PNGpng Storck1.png manage 30.7 K 2022-03-08 - 17:07 PawelKopciewicz  
PNGpng VDecoderMDF.png manage 9.0 K 2022-03-07 - 19:27 PawelKopciewicz  
PNGpng Veq1.png manage 15.5 K 2022-03-08 - 14:52 PawelKopciewicz  
PNGpng Vetra_directory.png manage 13.6 K 2022-02-26 - 16:07 PawelKopciewicz  
PNGpng Vetra_git.png manage 20.9 K 2022-03-08 - 21:32 PawelKopciewicz  
PNGpng Vetra_logo.png manage 24.5 K 2022-03-08 - 16:09 PawelKopciewicz  
PNGpng Vinstall_1.png manage 14.4 K 2022-03-07 - 15:07 PawelKopciewicz  
PNGpng Vthrscan1.png manage 15.1 K 2022-03-08 - 13:11 PawelKopciewicz  
PNGpng Vthrscan2.png manage 19.4 K 2022-03-08 - 13:46 PawelKopciewicz  
PNGpng Vthrscan3.png manage 30.8 K 2022-03-08 - 13:53 PawelKopciewicz  
PNGpng WinCC1.png manage 11.5 K 2022-03-08 - 17:07 PawelKopciewicz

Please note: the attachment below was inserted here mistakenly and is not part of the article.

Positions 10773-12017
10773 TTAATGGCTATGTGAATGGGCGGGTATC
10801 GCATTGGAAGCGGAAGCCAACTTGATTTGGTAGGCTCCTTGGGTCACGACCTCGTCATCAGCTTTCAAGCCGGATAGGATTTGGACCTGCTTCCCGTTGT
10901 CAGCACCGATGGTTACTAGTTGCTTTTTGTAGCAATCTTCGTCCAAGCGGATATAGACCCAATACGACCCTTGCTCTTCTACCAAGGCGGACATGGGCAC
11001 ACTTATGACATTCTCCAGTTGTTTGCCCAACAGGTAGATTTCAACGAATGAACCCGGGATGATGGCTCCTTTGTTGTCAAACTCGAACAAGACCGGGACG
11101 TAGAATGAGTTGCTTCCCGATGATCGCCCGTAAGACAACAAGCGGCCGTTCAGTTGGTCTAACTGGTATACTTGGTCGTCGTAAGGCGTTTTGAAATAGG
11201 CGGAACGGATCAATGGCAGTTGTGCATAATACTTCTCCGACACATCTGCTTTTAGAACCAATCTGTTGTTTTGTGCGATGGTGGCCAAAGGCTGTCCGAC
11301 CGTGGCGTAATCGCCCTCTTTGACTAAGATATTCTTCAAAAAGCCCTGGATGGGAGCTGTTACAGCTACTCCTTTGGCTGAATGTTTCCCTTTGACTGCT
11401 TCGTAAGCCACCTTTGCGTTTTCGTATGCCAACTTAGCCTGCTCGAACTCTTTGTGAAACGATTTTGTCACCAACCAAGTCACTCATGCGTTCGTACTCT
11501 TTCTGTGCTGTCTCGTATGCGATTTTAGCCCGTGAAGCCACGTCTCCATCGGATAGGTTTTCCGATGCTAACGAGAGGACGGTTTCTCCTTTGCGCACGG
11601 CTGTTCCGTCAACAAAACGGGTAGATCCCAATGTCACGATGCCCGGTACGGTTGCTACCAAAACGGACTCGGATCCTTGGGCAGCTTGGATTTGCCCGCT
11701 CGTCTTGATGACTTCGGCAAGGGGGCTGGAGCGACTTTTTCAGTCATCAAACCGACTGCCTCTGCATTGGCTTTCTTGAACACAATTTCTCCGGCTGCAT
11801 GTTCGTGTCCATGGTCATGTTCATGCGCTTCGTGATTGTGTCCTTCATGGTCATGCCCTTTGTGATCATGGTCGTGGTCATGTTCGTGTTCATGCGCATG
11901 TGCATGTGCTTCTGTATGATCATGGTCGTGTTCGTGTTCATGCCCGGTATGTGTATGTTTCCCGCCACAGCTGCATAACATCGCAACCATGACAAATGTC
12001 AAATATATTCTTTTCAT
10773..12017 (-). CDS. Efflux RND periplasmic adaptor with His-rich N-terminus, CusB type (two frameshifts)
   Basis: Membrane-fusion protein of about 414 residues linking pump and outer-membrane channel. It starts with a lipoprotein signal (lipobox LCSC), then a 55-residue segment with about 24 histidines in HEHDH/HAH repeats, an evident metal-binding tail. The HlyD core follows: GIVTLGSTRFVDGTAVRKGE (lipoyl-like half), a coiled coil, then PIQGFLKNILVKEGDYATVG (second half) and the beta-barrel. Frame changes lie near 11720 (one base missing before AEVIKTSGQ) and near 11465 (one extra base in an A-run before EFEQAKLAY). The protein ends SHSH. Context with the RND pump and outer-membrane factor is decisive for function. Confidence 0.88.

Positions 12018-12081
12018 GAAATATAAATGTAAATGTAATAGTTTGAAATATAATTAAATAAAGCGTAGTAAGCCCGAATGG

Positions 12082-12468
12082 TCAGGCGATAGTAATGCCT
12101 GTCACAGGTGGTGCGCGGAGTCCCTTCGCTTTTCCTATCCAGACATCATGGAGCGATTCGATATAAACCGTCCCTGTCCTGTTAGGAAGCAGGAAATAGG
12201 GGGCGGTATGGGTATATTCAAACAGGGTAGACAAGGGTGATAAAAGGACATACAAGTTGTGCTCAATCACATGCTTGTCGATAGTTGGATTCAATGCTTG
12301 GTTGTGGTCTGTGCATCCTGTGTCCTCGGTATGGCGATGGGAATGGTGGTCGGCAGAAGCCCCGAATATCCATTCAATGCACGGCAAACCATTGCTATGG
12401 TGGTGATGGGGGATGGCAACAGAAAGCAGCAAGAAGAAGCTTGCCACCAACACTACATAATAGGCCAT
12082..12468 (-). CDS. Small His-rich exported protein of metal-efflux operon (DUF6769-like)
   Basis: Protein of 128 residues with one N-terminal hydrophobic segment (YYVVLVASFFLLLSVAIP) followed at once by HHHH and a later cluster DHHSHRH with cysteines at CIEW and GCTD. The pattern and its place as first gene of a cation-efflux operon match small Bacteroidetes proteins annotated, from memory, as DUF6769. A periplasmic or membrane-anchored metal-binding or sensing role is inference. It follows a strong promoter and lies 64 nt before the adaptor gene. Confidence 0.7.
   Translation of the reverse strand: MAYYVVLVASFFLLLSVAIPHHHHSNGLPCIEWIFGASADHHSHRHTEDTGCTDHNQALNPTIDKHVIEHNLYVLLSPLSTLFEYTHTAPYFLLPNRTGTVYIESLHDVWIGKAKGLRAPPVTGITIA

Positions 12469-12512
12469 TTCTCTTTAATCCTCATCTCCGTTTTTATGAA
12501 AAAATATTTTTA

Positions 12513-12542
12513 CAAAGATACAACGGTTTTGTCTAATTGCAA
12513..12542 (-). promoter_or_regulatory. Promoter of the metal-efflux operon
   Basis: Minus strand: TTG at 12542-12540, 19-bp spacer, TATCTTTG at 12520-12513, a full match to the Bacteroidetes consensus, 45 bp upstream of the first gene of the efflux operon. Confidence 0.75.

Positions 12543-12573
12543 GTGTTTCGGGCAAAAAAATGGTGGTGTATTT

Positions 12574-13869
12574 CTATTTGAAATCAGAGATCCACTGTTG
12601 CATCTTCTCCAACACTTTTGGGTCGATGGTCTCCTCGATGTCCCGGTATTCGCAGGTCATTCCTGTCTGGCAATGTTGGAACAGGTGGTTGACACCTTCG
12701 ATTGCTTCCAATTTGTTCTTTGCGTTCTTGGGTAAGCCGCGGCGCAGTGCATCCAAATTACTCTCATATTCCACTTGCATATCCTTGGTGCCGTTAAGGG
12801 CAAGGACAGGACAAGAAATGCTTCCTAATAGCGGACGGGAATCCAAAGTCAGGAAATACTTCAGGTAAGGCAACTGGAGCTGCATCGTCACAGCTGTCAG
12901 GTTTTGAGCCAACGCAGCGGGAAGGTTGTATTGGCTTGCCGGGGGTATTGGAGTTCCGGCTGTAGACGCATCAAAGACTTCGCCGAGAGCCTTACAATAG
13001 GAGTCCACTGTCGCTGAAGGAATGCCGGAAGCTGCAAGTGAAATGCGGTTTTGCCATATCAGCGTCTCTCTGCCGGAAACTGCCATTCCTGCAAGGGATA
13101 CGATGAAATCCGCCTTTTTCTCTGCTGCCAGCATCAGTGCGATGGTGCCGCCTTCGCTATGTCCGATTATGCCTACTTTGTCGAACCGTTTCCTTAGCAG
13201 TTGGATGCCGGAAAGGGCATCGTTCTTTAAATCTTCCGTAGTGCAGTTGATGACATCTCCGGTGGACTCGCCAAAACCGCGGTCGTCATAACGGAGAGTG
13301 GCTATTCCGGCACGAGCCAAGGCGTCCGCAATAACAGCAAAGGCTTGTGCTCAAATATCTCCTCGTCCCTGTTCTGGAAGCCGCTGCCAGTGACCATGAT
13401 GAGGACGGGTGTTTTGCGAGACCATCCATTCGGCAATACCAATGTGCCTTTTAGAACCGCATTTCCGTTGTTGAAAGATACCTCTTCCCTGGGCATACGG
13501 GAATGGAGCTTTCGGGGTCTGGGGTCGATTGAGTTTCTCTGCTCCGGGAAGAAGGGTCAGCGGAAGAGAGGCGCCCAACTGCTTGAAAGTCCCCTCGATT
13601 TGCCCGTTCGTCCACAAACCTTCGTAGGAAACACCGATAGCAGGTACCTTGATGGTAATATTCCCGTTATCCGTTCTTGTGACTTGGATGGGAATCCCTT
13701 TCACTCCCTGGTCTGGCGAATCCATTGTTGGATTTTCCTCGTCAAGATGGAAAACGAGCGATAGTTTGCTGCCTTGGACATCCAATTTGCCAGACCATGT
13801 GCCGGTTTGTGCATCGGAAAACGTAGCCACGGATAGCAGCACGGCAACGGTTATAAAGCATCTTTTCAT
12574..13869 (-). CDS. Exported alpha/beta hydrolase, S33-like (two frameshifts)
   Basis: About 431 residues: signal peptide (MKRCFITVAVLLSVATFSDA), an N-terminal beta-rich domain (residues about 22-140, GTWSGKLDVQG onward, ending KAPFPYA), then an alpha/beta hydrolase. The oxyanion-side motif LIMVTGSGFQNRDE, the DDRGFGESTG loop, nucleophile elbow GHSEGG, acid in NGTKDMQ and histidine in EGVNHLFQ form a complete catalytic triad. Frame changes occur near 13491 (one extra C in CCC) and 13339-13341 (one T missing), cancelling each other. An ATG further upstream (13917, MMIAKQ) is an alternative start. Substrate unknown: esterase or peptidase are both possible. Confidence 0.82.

PNGpng WinCC2.png manage 33.2 K 2022-03-08 - 17:07 PawelKopciewicz  
PNGpng eq_mdf_h1.png manage 8.9 K 2022-03-11 - 13:17 PawelKopciewicz  
PNGpng eq_mdf_h2.png manage 8.4 K 2022-03-11 - 13:17 PawelKopciewicz  
PNGpng eq_mdf_h3.png manage 6.9 K 2022-03-11 - 13:17 PawelKopciewicz  
PNGpng eq_mdf_log.png manage 17.4 K 2022-03-11 - 13:06 PawelKopciewicz  
PNGpng eq_mdf_mask.png manage 75.8 K 2022-03-11 - 13:17 PawelKopciewicz  
PNGpng eq_panel.png manage 140.1 K 2022-03-09 - 14:57 PawelKopciewicz  
PNGpng equal_monit.png manage 16.5 K 2022-03-08 - 17:09 PawelKopciewicz  
PNGpng masks.png manage 20.7 K 2022-03-08 - 17:09 PawelKopciewicz  
PNGpng noise.png manage 174.1 K 2022-03-08 - 17:09 PawelKopciewicz  
PNGpng pedestals.png manage 110.2 K 2022-03-08 - 17:09 PawelKopciewicz  
PNGpng temp_special.png manage 86.1 K 2022-03-09 - 14:48 PawelKopciewicz  
PNGpng tp1.png manage 14.6 K 2022-03-08 - 17:07 PawelKopciewicz  
PNGpng tp2.png manage 14.9 K 2022-03-08 - 17:07 PawelKopciewicz  
PNGpng tpgain.png manage 16.2 K 2022-03-08 - 17:07 PawelKopciewicz  
PNGpng trim.png manage 129.3 K 2022-03-08 - 17:09 PawelKopciewicz  
Topic revision: r16 - 2022-03-11 - PawelKopciewicz